Accounts / finance / law 5% Architecture / interior design 1% Armed forces 11% Building services / engineering 22% Civil service including prison service 3% Construction 9% Customer services 3% Hotel and leisure 8% IT services 3% Office manager / administration 7% Property 6% Purchasing 1% Retail 3% Sales and marketing 2% Soft services, such as catering or security 4% This is my first job after leaving full-time education 2% Other 10%

Accounts / finance / law 2% Architecture / interior design 0% Armed forces 0% Building services / engineering 2% Civil service including prison service 0% Construction 4% Customer services 12% Hotel and leisure 12% IT services 1% Office manager / administration 30% Property 5% Purchasing 0% Retail 3% Sales and marketing 5% Soft services, such as catering or security 3% This is my first job after leaving full-time education 6% Other 18%

The 2013 survey suggests a slight fall in the number of facilities managers coming into the profession from either office administration or building services (Charts 14 and 15), but these two sectors still account for a full 30 per cent of those crossing into FM. The armed forces continue to provide a significant number of new FMs, representing 8 per cent of the total – although even more, 9 per cent, have moved into FM from the hotel and leisure sector. Just shy of 8 per cent have a background in construction, while 4 per cent were previously employed in a single service such as catering or security. Those formerly in customer services make up 5 per cent, slightly down on last year’s figures despite many FM firms talking up the need to bring people with customer experience into the profession. (Some of the more unusual roles held by respondents before becoming an FM include taxi driving, equine business management and milk production). The number of respondents saying that FM was their first and so-far only profession after leaving full time education is up from 4 per cent to 5 per cent, an encouraging, albeit small, sign that more young people may be deciding on a career in FM rather FM WORLD | 2013 |11

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FM RESEARCH 2013 SALARY SURVEY

than coming to it as a second or third job. On the supply-side, far more people have a building service engineering background (21 per cent) than client-side (14 per cent), while marginally more supply-side than in-house FMs have a military background. Those from the construction and hotel and leisure sectors are also more likely to be plying their trade as an FM on the supply side. Former office managers are nearly three times more likely to take up an in-house FM role than a supply-side position, while 8 per cent of supply-side FMs came from a cleaning or catering background, compared to 1 per cent of client-side FMs. Gender differences include the fact that those coming into FM from the armed forces are almost exclusively male, with the same almost true of building service engineering (22 per cent male, 2 per cent female). Four times as many women than men come to FM from office administration and customer services roles, while close to three times as many men than women were previously employed in the construction sector. Clearly, some old gender stereotypes die hard. Just shy of two thirds of our survey sample had more than nine years’ experience in FM, with 21 per cent having more than twenty years’ experience. 48 per cent said that they held IOSH qualifications and 36 per cent IOSH, replicating almost exactly the figures from last year. 17 per cent have, or are studying for the mid-ranging BIFM qualifications (Levels 4, 5 or 6), a figure up from 14 per cent in 2012. We also saw an increase in the number of people with ILM Level 3 qualification, while close to twice as many respondents had either a higher level certificate or diploma in FM. A significantly lower proportion of survey returners held or were attaining non-FM graduate degrees in 2013 – 20 per cent, down from 25 per cent in the previous year. FM-related degrees were held or being studied for by 7 per cent.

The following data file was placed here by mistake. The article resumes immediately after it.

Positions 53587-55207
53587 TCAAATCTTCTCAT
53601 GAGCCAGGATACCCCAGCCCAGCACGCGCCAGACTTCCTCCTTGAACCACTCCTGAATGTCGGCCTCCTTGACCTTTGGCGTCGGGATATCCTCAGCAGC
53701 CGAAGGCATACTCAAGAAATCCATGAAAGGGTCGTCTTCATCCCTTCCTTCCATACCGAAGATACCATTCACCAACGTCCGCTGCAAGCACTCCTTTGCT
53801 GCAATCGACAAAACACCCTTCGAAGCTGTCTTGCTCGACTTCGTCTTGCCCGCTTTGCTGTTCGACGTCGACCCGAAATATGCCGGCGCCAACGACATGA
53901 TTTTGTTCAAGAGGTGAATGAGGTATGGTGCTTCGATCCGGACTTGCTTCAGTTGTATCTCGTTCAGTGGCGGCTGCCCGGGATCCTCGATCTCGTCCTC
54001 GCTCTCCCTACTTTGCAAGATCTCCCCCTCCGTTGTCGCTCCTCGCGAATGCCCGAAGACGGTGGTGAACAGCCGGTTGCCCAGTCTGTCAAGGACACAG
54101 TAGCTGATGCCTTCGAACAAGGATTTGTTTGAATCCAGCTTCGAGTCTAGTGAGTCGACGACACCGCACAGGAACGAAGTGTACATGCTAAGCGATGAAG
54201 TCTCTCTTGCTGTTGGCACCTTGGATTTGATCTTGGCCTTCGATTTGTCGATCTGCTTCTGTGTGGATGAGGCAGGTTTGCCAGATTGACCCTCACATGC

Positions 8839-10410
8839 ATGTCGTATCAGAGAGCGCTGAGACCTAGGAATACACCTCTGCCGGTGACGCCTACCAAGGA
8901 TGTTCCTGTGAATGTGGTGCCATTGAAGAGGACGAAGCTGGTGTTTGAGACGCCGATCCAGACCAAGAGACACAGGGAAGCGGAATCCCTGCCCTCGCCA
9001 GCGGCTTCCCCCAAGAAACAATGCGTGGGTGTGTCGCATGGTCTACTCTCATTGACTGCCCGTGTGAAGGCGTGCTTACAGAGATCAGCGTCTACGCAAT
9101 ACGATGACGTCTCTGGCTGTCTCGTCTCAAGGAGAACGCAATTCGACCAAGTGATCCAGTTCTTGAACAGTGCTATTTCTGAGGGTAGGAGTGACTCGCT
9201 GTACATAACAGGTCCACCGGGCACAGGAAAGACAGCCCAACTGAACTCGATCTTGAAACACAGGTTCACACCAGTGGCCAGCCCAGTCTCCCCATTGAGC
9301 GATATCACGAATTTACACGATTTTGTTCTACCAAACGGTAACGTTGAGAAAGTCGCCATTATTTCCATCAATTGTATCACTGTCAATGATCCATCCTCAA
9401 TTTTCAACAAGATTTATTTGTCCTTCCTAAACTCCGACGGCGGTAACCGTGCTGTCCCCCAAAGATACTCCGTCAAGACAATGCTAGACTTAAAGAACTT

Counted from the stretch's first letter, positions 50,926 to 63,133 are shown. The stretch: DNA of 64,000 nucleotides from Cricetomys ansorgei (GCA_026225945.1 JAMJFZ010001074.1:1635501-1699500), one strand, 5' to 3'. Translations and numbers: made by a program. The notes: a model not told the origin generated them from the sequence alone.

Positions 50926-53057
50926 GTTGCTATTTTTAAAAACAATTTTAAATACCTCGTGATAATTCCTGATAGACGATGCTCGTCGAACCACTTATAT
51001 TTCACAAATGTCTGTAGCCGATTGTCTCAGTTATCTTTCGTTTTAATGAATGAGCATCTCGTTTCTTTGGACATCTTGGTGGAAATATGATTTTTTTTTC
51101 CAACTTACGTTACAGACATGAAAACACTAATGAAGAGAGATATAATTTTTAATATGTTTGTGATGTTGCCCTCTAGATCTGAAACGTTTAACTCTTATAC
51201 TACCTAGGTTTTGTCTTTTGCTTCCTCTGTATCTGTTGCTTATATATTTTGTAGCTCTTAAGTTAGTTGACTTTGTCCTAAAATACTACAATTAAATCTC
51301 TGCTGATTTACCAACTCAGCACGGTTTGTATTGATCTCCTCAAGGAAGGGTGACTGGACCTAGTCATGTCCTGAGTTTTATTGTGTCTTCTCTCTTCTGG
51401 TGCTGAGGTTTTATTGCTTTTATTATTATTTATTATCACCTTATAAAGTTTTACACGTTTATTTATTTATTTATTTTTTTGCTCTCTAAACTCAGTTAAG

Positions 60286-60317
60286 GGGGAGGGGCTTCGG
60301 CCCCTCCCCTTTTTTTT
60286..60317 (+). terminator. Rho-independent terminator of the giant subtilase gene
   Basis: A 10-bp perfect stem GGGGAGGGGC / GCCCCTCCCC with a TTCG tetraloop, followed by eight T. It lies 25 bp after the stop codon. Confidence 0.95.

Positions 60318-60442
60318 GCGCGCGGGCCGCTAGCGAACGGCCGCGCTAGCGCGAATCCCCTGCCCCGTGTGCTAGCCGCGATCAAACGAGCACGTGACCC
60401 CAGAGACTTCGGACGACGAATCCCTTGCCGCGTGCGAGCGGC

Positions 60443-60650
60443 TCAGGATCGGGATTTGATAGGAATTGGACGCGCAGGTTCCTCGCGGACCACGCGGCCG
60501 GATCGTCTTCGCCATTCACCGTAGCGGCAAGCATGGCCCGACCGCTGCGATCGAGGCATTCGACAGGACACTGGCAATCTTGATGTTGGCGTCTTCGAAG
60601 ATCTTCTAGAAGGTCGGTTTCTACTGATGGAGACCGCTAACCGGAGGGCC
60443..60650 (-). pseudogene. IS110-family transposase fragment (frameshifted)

Conclusions The demographic changes to the sector that we noted last year are continuing to take effect, but despite an increase in optimism among FMs about the probability of their pay rising, our 2013 survey shows that there has been precious little improvement to pay and conditions. The effects of the 2010 Comprehensive Spending Review can now be clearly seen, with significant numbers of supply-side FMs moving more frequently, some clearly seeking to avoid redundancy. There is more data from our 2013 survey that we do not have space to publish here; over the course of the coming weeks we will publish additional details in the form of news stories.

CHART 16 MOST IMPORTANT FACTORS IN A JOB?

Career prospects

Salary

Location

Degree of responsibility

Job security

Training

Challenging / interesting work

Fringe benefits / perks

Physical working environment

Recognition

Relationship with colleagues

Holiday entitlement

Final salary pension

Health cover 2012 2011

Opportunity to work flexibly

2010 2009

0%

10%

20% 30%

40%

50%

60% 70%

80%

12| 2013 | FM WORLD

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2013 FM World Salary Survey